Postscript : Mystery of Fire Remains Unsolved

After months of investigation by federal and local fire officials, the trail of clues has run out in the spectacular, $8-million fire that destroyed The Landing, a luxury condominium complex that was under construction when it burned to the ground a year ago last week.

Today, rebuilding of the first phase of the $88-million, 196-unit project "has just about reached the point where we were when the fire hit last year," said Mickie Riley, vice president of Watt Industries San Diego, developer of the condominiums. The project sits on 7.5 acres of waterfront land where the Coronado Ferry Landing once stood.

The fire, described as among the worst in the history of San Diego County, broke out shortly after dark on Nov. 8, 1984, and raced through the sprawling wood-frame construction site. Flames leaped more than 150 feet into the air, and could be seen from miles away.

The Landing is only six blocks from the main station of the Coronado Fire Department, and firefighters were on the scene less than two minutes after the blaze broke out, but the unfinished buildings were destroyed. More than 40 firefighting units, including many from the City of San Diego, were summoned to battle the blaze.

Arson was immediately suspected, but clues were virtually non-existent when the Coronado Fire Department and arson investigators from the federal Alcohol, Tobacco and Firearms Bureau began examining the rubble the following morning. "The feds offered their assistance because of the size of the fire," said Coronado Fire Chief Bob Shanahan.

"They sent a team down right off the bat, and while we couldn't find any hard evidence of arson, we eliminated all other possibilities, and now the assumption is that it had to be arson," said Shanahan. "In addition to our crews, there were 15 federal agents working on this, and their investigation lasted several months."

Shanahan said the federal agents "followed up every possible lead--witnesses in the area before, during and after the fire, people who were on boats nearby, neighbors, people driving cars seen in the area, background checks on their (the developer's) insurance--it went on and on. And we actively pursued the case for six more months after they finished. But the longer we went, the more the leads diminished. I'd be surprised if there were any new breaks in the case."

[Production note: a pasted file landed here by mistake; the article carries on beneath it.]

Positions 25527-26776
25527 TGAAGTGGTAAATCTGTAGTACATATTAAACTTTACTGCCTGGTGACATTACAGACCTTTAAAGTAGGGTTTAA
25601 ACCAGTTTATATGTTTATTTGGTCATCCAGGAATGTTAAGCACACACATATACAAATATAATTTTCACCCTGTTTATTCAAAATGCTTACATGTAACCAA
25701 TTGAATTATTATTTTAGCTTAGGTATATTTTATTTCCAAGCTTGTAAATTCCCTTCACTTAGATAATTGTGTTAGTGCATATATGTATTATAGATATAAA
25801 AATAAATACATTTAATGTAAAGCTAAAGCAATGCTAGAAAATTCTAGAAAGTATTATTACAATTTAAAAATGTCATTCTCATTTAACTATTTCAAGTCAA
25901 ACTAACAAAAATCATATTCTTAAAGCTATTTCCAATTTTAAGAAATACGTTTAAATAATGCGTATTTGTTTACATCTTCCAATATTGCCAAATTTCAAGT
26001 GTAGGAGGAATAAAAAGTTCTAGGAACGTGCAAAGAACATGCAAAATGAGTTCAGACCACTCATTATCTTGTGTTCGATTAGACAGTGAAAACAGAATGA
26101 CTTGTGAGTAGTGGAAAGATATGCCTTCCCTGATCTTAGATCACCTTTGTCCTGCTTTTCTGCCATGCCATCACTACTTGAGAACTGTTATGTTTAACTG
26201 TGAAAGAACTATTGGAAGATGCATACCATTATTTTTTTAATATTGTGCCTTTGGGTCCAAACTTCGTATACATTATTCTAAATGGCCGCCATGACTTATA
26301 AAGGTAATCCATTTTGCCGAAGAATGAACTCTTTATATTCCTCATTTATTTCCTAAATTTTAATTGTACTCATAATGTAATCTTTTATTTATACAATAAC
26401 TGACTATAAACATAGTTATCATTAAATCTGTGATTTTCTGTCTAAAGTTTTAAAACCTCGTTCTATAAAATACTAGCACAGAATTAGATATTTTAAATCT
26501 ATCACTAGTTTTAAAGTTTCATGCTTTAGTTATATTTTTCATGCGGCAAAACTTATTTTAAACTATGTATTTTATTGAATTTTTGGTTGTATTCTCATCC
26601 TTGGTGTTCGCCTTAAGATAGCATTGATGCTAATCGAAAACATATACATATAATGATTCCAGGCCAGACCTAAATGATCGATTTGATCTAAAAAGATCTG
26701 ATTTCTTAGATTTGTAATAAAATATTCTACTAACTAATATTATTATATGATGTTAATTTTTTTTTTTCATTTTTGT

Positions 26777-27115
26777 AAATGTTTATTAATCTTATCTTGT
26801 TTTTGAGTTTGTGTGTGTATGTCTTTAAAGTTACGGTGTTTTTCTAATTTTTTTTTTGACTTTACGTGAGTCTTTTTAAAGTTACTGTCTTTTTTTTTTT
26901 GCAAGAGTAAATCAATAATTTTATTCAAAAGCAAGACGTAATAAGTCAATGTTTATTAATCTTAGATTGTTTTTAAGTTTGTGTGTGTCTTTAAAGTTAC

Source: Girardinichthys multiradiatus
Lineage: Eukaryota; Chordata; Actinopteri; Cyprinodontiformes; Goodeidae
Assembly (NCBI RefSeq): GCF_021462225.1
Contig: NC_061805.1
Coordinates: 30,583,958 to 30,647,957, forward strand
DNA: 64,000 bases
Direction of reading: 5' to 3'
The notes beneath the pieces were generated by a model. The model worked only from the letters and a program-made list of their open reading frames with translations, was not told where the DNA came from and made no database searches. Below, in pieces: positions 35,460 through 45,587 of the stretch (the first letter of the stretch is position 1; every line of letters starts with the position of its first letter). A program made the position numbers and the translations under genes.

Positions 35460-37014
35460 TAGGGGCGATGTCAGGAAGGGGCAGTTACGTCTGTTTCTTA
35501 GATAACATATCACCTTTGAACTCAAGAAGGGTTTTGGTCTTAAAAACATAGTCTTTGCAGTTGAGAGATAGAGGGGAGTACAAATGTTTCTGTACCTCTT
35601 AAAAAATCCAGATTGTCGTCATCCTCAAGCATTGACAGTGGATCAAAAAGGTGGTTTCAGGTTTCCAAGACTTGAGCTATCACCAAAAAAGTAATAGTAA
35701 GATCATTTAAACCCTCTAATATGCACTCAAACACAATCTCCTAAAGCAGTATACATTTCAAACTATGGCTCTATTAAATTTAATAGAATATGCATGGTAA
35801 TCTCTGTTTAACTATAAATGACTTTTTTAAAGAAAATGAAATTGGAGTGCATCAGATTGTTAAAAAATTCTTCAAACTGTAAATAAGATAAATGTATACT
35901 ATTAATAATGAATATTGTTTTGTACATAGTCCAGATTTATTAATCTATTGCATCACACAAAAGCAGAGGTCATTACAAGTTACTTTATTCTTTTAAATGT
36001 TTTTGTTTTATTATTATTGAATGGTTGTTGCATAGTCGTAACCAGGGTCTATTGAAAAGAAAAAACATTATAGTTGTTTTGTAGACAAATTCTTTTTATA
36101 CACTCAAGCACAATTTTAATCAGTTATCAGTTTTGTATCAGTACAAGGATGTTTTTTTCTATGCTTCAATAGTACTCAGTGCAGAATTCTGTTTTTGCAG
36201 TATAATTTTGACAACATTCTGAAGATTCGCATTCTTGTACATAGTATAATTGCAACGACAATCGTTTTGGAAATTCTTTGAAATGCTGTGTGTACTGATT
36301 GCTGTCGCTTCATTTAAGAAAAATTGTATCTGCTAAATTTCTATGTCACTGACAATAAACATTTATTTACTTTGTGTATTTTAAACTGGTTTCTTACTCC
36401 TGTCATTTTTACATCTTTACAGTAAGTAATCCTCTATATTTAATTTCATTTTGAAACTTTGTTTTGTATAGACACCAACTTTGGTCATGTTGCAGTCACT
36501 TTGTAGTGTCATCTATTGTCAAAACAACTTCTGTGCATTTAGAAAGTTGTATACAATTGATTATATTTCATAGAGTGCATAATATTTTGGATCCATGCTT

In April, the San Diego County Crimestoppers program went on local television news shows to offer a $2,000 reward for information leading to a solution to the mystery of the fire's origin. But no new leads resulted.

Reconstruction of the lavish condominium project began later that month, Watt Industries spokeswoman Robin Maydeck said. "There were no major changes in the design," Maydeck said, "but it took several months for the investigations to be completed and to clean up the area before we could start rebuilding."

Riley said 30 of the 34 people who had made deposits to buy units in The Landing's first phase before the fire did not change their plans. "We felt very fortunate that more people didn't pull out," he said. The 92 first-phase units, priced from about $275,000 to $600,000, should be completed late next year.

Security at the site has been beefed up significantly since reconstruction began, said Cmdr. Robert Hutton of the Coronado Police Department. A private security guard is on duty around the clock, and the site is lighted at night. In addition, the Fire Department convinced Watt Industries to make its sprinkler system operational during construction.

"We've had very few suspicious incidents down there since the rebuilding started, but we watch it really closely," Hutton said. "We investigate right away if there are suspicious people prowling around there."

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